OHS Canada Magazine

Nova Scotia seeks feedback on improving workers’ compensation, preventing harassment

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October 25, 2023
By OHS Canada

Health & Safety nova scotia wcb

View of Province House from the south lawn. Credit: Communications Nova Scotia

Nova Scotia is seeking public feedback on ways to improve its workers’ compensation system and preventing workplace harassment.

“We know there is work to do to improve workers’ compensation. The system needs to be updated with today’s workplaces in mind to be the best it can be for Nova Scotians,” said Jill Balser, Minister of Labour, Skills and Immigration. “We also want all workers to feel safe at work – not just physically but psychologically, too.”

The Workers’ Compensation Board of Nova Scotia provides workplace injury insurance to Nova Scotia employers and employees. The compensation system was last reviewed in 2002, and the province said it  “lags behind other jurisdictions in areas such as workers’ access to coverage, employer assessment rates and benefits.”

The Department of Labour, Skills and Immigration is overseeing the review of the system, alongside an eight-member review committee that includes employer and employee representatives. Douglas Reid, chair of the review committee, has experience in management, regulatory compliance, financial services and corporate governance, and was a partner with KPMG Canada for nearly 30 years

The department is also consulting the public on harassment in the workplace. Information gathered will be used to help create rules so employers can prevent harassment and support healthier and safer workplaces, it said.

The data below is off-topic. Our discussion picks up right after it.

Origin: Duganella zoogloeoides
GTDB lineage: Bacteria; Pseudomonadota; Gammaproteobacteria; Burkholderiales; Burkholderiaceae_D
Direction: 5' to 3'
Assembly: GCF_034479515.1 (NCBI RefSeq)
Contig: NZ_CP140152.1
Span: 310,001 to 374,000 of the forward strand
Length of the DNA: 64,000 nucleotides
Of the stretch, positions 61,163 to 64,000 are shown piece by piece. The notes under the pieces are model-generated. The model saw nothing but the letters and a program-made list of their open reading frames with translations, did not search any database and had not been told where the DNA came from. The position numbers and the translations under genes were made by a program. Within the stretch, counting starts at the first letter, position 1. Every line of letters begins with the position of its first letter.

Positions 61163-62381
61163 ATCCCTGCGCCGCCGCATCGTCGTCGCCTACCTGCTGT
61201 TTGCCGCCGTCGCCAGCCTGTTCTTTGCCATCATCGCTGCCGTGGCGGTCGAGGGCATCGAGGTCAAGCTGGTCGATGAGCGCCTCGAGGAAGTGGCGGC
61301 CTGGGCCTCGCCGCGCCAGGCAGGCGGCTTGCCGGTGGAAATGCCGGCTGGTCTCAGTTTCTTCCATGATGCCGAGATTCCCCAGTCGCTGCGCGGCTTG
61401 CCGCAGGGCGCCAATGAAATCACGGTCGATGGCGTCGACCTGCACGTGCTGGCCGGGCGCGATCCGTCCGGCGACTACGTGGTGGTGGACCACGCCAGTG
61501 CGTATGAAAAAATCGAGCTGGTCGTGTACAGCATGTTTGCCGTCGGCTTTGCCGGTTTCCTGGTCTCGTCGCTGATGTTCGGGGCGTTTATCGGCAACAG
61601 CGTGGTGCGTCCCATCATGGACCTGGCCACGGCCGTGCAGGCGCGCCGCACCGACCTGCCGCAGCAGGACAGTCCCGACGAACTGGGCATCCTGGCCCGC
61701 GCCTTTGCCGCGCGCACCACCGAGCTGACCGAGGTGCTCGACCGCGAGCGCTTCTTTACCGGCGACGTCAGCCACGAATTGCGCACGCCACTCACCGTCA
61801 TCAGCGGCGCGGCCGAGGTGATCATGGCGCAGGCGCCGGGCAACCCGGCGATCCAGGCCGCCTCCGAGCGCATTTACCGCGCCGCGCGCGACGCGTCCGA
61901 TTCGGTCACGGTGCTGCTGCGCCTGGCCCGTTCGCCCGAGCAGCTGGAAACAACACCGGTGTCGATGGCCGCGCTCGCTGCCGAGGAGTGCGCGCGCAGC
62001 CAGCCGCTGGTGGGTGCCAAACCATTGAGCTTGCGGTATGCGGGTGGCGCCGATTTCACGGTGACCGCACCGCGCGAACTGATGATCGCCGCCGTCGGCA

Nova Scotians can share their input on both the workers’ compensation system and harassment in the workplace at in-person and virtual sessions and through an online survey and written submissions. In-person sessions take place:

  • Nov. 14, Sydney
  • Nov. 15, New Glasgow
  • Nov. 16, Amherst
  • Nov. 20, Bridgewater
  • Nov. 21, Yarmouth
  • Nov. 22, Digby
  • Nov. 23, New Minas
  • Nov. 28, Truro
  • Nov. 29, Halifax
  • Nov. 30, Dartmouth.

Virtual sessions will be held November 17, 20 and 27, as well as December 1, 6 and 8. The surveys will open on November 14.

Interested parties can register at the consultation websites:

Quick facts

  • Since 2017, British Columbia, Alberta, Ontario and New Brunswick have all undertaken various reviews of their workers’ compensation systems.
  • In 2022, 73 per cent of Nova Scotia’s workforce had workers’ compensation coverage, compared with other Atlantic provinces: New Brunswick (91 per cent), Prince Edward Island (98 per cent), and Newfoundland and Labrador (97 per cent).
  • Nova Scotia is the only jurisdiction in the country without any legislation, regulation or policy to support harassment-free workplaces.
  • It has been more than two decades since the 2002 Dorsey Report provided recommendations on how to improve the workers’ compensation system in Nova Scotia.


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